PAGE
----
Since the German word 'Freund', meaning 'friend', also means 'boyfriend',
e.g. in an American cartoon I watched dubbed in German, a girl broke up with her boyfriend by saying she saw him as more of a 'Freund' than a 'Freund' (I watched the scene back in English and it meant she saw him as more of a friend than a boyfriend)
in the German language is there such a thing as the Friend-zone? if so, what's it called?
I'm not sure, but they might've stolen the English word for it, as they tend to do for slang.
Google translate says Freund-zone, rather than friend-zone for it, but that could just be that it's taking the two individual words and translating them
Yeah, Google Translate tends to not be good at translating things more than one word long.
sorry but I've never heard of a Freund-Zone. So I think Susan is right and it is bad dubbing. So the translation should have been better like 'Ich hab ihn mehr als EINEN Freund gesehen/betrachtet nicht als MEINEN Freund.'
The lack of a special word for boyfrien/girlfriend in german leads very often to awkward or even embarrassing situations if you don't choose your words carefully.
What may be happend.. The translater wanted to use colloquial speech of teenagers from Germany and failed. 'Ich hab eher als einen Freund gesehen, so ne, nich als meinen Freund ey.' Very, very bad German, but you can hear that kind of slang from kids here. 'So ne' turned to 'Zone' maybe?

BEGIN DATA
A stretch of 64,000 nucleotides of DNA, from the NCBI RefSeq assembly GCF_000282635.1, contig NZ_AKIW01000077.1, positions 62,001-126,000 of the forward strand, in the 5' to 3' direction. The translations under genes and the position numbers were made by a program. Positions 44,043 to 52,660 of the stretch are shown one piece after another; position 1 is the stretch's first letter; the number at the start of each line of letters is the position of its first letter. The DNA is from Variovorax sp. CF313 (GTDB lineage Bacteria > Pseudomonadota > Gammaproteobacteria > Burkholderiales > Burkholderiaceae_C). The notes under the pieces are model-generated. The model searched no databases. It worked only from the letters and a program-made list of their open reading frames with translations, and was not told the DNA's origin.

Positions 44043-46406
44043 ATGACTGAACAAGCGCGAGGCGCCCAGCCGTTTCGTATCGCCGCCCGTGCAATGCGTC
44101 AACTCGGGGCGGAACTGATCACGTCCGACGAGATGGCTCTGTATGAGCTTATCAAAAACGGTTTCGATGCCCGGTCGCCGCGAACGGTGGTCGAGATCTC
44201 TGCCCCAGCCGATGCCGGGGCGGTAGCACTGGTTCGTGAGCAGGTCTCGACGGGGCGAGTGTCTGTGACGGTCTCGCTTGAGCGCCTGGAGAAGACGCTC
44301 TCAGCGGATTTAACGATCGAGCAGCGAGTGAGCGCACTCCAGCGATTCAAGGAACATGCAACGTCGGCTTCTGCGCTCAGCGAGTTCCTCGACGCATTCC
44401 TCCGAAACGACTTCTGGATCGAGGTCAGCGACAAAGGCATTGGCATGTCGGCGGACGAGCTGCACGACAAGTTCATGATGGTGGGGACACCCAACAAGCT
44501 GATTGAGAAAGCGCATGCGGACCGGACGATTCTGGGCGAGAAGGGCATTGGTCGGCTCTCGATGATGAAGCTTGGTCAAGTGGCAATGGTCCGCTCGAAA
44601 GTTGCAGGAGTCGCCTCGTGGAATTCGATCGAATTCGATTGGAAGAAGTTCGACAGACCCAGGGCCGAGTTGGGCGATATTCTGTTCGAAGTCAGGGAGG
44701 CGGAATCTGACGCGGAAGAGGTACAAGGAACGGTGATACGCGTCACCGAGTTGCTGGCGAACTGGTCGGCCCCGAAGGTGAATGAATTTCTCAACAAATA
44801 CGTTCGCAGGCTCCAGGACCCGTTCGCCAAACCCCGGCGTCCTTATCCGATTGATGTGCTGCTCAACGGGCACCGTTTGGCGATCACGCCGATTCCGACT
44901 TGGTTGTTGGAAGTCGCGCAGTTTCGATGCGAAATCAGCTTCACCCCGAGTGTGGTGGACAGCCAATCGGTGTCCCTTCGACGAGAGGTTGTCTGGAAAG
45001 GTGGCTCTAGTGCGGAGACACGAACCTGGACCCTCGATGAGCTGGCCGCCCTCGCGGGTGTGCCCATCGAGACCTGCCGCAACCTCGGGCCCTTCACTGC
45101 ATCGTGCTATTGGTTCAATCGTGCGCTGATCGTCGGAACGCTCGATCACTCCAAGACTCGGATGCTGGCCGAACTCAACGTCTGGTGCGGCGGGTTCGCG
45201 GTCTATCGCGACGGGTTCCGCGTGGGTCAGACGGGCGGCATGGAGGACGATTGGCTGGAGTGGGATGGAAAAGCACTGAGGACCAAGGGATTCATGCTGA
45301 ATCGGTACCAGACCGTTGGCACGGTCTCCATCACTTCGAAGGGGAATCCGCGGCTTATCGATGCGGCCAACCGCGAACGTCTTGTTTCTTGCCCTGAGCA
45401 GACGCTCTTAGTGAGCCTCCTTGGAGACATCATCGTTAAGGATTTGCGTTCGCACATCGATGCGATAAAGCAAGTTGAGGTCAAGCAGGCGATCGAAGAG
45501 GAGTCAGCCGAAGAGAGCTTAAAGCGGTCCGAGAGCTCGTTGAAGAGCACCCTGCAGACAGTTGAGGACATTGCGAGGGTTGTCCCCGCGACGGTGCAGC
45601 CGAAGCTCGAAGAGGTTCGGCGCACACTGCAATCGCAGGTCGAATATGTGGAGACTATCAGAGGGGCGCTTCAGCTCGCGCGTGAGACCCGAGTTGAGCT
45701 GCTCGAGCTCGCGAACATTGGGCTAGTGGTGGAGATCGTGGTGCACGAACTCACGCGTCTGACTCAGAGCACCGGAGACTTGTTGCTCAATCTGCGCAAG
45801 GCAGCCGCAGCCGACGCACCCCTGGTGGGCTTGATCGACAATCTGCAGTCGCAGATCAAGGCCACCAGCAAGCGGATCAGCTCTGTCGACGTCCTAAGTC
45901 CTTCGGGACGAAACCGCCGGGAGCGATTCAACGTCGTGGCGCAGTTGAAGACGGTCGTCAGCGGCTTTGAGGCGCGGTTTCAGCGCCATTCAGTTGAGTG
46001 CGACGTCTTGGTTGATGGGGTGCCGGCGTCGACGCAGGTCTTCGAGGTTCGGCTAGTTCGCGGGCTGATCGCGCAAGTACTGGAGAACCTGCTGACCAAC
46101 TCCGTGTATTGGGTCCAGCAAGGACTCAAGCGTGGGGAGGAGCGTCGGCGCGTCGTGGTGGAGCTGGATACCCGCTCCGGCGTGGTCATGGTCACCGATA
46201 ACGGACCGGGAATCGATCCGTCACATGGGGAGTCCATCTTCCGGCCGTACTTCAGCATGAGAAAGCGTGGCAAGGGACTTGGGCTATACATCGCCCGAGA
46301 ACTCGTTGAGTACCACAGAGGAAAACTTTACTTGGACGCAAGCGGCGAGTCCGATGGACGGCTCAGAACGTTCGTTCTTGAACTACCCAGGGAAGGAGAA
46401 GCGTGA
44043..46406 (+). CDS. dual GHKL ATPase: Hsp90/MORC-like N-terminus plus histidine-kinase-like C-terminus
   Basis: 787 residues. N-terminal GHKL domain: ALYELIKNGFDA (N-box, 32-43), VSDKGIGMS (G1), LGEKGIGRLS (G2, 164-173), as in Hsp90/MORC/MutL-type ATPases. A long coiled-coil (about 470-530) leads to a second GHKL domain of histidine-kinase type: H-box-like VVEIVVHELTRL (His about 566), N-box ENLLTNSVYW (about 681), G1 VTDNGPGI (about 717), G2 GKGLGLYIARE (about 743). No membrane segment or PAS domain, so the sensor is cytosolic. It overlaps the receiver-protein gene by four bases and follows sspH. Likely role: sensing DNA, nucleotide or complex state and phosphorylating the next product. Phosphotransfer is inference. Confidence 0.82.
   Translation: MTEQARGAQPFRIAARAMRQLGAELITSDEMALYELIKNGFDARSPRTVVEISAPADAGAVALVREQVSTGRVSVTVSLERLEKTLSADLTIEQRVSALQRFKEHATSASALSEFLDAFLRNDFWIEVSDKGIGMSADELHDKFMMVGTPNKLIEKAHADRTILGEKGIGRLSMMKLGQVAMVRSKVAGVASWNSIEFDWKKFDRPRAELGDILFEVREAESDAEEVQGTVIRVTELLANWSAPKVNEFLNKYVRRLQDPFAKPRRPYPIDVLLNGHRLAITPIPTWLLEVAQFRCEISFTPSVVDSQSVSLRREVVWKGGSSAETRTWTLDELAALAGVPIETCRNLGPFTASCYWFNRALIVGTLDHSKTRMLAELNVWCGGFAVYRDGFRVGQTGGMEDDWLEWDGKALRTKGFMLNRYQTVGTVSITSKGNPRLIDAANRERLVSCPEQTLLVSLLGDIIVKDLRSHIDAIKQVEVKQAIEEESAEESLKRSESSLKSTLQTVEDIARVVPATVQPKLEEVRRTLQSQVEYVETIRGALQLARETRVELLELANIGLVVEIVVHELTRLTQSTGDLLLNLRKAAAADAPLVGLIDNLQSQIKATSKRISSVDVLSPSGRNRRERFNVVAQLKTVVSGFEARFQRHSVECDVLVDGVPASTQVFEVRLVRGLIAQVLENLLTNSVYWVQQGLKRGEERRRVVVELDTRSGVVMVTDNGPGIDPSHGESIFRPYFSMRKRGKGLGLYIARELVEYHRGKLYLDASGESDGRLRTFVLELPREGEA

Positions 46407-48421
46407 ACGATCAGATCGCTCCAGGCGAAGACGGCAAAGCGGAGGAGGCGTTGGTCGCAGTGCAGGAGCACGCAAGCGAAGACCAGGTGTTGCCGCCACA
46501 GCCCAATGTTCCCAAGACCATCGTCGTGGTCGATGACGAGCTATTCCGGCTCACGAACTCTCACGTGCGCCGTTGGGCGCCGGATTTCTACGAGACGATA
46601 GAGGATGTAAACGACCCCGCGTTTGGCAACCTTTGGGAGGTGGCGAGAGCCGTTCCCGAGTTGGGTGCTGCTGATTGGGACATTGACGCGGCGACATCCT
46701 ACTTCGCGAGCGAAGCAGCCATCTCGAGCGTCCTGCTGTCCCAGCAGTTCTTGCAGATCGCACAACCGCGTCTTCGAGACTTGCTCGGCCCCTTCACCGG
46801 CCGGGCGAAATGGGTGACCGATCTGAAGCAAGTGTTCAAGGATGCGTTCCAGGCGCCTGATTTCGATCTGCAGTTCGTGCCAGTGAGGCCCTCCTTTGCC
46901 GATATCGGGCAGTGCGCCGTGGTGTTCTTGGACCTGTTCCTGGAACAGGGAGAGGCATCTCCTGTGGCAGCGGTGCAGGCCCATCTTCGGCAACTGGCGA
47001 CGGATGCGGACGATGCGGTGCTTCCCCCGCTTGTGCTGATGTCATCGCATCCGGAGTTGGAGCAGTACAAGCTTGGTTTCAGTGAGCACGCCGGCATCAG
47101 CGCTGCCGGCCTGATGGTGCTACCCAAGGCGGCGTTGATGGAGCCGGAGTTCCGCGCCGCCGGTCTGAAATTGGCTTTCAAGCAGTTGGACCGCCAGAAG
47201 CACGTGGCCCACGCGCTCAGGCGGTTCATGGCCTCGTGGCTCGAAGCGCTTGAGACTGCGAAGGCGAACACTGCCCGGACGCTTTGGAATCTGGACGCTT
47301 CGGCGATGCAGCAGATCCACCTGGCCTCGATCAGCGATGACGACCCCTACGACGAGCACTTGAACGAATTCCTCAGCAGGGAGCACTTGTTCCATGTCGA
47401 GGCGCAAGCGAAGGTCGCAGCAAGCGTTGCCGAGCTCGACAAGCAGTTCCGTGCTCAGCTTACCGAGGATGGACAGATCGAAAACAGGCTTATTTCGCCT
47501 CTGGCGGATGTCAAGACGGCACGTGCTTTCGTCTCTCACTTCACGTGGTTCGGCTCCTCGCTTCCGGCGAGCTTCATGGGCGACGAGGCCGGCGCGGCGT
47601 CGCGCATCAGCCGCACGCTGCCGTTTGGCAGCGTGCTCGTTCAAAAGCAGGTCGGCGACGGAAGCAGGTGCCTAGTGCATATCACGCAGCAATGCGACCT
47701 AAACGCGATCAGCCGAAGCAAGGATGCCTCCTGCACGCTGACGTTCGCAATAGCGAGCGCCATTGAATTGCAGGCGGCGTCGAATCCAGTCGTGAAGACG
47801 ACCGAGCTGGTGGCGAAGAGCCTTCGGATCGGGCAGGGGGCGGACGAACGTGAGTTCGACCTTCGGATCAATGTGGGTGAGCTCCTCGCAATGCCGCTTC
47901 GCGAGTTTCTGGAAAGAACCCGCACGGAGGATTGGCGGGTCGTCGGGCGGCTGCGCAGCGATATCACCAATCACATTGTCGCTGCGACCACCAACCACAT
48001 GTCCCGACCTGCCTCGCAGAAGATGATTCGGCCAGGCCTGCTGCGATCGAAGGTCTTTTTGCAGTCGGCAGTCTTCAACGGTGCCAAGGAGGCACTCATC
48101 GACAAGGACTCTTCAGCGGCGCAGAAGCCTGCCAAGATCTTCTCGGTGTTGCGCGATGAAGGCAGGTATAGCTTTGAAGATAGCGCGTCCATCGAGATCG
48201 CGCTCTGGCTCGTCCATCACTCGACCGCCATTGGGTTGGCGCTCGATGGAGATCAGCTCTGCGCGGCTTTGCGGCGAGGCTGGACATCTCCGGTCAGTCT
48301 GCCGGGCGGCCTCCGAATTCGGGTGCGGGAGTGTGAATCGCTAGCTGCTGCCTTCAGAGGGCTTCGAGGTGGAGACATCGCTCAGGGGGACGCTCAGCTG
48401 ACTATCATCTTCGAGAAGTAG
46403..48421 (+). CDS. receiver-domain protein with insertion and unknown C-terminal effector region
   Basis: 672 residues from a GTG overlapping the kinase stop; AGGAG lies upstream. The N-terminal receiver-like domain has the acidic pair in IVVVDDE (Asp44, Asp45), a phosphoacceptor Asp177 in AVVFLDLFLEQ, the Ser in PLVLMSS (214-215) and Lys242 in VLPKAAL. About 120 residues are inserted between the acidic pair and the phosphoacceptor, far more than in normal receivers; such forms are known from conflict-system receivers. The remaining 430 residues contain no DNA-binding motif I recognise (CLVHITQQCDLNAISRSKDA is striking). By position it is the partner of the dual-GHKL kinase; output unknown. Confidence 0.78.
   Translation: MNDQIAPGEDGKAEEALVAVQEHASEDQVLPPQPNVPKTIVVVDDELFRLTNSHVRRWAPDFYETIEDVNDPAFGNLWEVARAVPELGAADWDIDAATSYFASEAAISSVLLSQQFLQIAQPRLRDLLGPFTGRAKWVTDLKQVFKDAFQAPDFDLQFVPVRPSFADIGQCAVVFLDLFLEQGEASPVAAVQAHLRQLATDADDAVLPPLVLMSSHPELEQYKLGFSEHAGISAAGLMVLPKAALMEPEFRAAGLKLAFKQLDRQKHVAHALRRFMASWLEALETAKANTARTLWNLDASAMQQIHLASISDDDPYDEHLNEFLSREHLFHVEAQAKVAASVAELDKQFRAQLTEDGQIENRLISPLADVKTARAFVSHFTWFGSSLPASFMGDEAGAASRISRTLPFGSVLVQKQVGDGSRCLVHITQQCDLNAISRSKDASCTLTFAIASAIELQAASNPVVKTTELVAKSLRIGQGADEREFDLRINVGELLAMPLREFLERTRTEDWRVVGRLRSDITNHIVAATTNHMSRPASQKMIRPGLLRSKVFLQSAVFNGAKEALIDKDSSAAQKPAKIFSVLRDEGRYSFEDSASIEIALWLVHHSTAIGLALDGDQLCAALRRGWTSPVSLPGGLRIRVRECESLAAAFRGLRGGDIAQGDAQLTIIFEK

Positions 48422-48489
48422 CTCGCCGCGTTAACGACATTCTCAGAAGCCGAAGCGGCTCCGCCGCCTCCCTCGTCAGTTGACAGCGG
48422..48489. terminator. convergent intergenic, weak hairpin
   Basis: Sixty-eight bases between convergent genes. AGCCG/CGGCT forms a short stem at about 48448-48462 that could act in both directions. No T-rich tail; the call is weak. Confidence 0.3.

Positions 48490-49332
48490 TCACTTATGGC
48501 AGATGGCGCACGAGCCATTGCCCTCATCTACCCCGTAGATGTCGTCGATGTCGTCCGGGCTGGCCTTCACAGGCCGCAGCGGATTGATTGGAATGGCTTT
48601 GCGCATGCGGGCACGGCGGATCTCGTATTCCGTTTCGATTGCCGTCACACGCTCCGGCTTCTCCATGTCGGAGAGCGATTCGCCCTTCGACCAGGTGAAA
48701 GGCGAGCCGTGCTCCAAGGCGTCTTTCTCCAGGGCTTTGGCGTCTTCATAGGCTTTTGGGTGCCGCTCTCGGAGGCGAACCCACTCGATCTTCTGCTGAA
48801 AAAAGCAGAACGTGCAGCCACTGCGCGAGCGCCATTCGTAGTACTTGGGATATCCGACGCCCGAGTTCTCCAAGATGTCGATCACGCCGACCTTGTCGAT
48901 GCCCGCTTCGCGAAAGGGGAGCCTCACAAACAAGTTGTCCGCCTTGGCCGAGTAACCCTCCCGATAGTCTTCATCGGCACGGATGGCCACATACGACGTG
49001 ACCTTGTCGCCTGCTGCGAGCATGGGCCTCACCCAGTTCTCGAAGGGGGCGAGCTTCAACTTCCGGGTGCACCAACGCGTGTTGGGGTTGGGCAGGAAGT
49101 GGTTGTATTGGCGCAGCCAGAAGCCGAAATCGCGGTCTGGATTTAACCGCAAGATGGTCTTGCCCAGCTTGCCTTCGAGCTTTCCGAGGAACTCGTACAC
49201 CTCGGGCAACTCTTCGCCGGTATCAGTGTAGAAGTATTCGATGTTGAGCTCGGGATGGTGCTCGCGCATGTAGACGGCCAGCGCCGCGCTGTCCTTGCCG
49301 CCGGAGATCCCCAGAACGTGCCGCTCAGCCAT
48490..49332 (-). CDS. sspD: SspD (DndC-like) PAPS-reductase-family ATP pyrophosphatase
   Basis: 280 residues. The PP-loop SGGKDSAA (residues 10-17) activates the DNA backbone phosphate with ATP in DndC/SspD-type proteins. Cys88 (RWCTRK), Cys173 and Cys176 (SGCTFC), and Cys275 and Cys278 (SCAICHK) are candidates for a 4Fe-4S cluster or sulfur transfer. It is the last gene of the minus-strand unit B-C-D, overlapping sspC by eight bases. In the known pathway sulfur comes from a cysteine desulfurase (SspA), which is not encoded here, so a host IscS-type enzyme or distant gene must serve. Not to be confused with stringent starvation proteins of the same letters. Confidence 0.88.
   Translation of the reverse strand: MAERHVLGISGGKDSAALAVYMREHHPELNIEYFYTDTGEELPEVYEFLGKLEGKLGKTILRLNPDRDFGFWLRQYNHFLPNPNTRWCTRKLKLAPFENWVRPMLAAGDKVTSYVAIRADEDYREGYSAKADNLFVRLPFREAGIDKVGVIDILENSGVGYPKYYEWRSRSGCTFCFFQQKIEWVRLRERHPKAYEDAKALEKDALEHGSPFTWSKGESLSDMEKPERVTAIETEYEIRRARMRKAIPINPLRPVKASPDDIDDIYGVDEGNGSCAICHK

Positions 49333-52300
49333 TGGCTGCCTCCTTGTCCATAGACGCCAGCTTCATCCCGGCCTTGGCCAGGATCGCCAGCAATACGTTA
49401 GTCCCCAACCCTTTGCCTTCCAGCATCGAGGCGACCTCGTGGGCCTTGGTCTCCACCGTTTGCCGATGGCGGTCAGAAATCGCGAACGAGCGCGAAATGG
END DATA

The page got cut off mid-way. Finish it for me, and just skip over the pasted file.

best regards Angel
This is a very good example for this kind of slang. Thanks to AdamKean who gave it to me https://www.youtube.com/watch?v=YjAEm75LZdc
'So ne' turned to 'Zone' maybe
"Friend-zone" is an English term. "Freund zone" is the google translation of this English term.
Mein Freund usually implies a romantic relationship (boyfriend). Ein Freund, oder ein guter Freund is just a friend. Ein Freund von mir is also just a friend, because she has several Freunde. BUT: mein Freund ist mit einer schrecklichen Frau verheiratet. Mein Freund hat sich von seiner Freundin getrennt. Context is everything here.
It's one of those times, when we just use the English expression for it, because it got here via the internet. So it's "die Friendzone" (anglicisims get their articles from the literal German translation so it's female because of "die Zone").
I never heard that. If someone talks about the friendzone, then they use the english term (the rest of the sentence, the discussion, etc. is still in german). Not every word gets translated, some words just get borrowed.
The friend zone When a girl decides that you're her friend, you're no longer a dating option. You become this complete non-sexual entity in her eyes, like her brother, or a lamp. Friend1: Are you still with that girl?
You: We're just friends.
Friend2: A moment of silence for our brother in the friend zone.